Research predicting the top 10 exchange destinations in four European countries, carried out by the Dutch company, has found international students are increasingly searching its platform for accommodation in smaller university cities.
“Cities need to work with universities and the private sector to create enough rooms for all international students”
However, it expects that the big cities will continue to attract the most students.
Rotterdam topped the list for for the Netherlands, Berlin for Germany, Barcelona came top in Spain and Florence championed in Italy in the firm’s first prediction report.
While traditional international hubs continue to do well, smaller cities such as Murcia in Spain, Rotterdam and Florence are becoming more attractive due to speciality courses, universities’ reputations and affordable accommodation.
Zaragoza in seventh position for Spain, an increase of three places, with cost and quality of life proving key measures.
“Zaragoza is one of the cities students from Barcelona University’s are moving to for a city life, but not at Barcelona prices,” a HousingAnywhere spokesperson told The PIE News.
In Italy, HousingAnywhere gets feedback from students that the big cities are ‘too full’ and that they prefer the smaller university cities where they benefit from a sense of a community, they added.
“A better distribution of students could help balance the housing problem”
HousingAnywhere says the the European Commission’s commitment to double the budget for Erasmus+ will lead to more students embarking on a mobility experience than before.
“I’m happy to see that smaller cities like Murcia and Florence are moving up,” said HousingAnywhere founder, Niels van Deuren said.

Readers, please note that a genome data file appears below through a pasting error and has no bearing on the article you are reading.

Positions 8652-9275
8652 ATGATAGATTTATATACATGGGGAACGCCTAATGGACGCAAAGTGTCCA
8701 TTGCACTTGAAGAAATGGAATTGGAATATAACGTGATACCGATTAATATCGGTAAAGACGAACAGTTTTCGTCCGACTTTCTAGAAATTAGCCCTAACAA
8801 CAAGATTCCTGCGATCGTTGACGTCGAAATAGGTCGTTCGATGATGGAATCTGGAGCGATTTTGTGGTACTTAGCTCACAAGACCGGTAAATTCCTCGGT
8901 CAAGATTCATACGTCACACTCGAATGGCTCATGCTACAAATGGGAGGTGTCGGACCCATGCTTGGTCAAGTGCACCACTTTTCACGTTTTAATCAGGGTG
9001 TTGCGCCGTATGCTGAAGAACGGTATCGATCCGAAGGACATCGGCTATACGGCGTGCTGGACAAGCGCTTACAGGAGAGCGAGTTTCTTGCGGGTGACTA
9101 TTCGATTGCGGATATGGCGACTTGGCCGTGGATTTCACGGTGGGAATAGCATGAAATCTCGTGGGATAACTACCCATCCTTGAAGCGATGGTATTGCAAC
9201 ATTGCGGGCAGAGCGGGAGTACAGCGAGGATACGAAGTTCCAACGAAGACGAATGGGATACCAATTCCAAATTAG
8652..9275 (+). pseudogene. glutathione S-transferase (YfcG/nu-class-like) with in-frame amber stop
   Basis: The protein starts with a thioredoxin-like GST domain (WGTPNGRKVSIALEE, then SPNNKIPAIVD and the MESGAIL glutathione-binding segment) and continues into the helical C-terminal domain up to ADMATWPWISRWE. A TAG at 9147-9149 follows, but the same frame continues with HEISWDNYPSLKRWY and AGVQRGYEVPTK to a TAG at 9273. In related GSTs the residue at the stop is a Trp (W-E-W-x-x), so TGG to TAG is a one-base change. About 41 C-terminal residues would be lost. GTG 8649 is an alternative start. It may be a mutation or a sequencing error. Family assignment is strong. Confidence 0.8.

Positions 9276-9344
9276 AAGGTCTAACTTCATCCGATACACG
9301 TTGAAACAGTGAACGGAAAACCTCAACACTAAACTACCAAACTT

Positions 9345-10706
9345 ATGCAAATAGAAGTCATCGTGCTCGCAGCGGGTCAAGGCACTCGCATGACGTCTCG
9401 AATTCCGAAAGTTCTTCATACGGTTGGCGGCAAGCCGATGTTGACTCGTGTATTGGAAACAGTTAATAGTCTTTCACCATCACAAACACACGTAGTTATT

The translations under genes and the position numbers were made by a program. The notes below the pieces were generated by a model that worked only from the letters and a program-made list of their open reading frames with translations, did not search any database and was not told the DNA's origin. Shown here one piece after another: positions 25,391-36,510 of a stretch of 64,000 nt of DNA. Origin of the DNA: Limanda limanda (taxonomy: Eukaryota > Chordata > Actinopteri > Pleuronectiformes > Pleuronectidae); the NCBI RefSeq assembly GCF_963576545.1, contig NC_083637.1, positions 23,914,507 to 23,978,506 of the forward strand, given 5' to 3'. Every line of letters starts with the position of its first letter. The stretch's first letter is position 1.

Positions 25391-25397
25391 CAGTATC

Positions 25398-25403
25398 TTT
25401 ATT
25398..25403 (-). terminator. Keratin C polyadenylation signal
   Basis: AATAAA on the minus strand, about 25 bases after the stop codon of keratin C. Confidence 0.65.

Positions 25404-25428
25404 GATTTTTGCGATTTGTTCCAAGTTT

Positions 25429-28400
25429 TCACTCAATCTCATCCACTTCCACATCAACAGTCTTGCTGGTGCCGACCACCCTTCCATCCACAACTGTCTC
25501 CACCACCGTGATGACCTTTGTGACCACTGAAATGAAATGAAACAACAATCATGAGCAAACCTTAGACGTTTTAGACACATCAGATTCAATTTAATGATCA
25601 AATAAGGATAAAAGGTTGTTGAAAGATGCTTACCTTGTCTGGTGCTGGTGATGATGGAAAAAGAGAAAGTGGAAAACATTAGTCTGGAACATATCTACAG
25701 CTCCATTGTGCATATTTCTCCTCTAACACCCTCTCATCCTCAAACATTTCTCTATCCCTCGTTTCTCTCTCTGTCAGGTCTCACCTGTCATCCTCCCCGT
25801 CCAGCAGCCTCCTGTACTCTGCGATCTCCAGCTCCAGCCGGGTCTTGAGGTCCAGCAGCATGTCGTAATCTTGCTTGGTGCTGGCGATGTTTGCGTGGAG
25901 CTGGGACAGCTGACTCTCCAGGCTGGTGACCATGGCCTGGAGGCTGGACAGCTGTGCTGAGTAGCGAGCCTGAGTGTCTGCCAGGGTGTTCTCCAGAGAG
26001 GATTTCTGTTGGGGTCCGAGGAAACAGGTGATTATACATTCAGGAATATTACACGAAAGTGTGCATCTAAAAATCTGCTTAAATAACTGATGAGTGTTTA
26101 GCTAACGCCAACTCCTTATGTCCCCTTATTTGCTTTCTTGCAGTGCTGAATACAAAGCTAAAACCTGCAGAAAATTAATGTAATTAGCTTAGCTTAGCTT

“Rather than everyone descending on capital cities where students need to compete with expats and professionals, a better distribution of students across the country could help balance the housing problem.”
Van Deuren added that more action is needed to solve the issues that stem from internationalisation.
“Research has shown that problems linked to housing present a major challenge to mobile students, with nine key issues being identified, including diverse laws and regulations and a general lack of awareness among universities,” he said.
Students are moving out of bigger cities because they cannot afford to live there, the spokesperson added.
“A lack of enough accommodation suitable for international students is largely the reason for this,” they said.
“Spreading out to neighbouring cities is one solution, but to make studying in the big cities available everyone, cities need to continue working together with the universities and the private sector in order to create enough rooms and apartments for all international students.”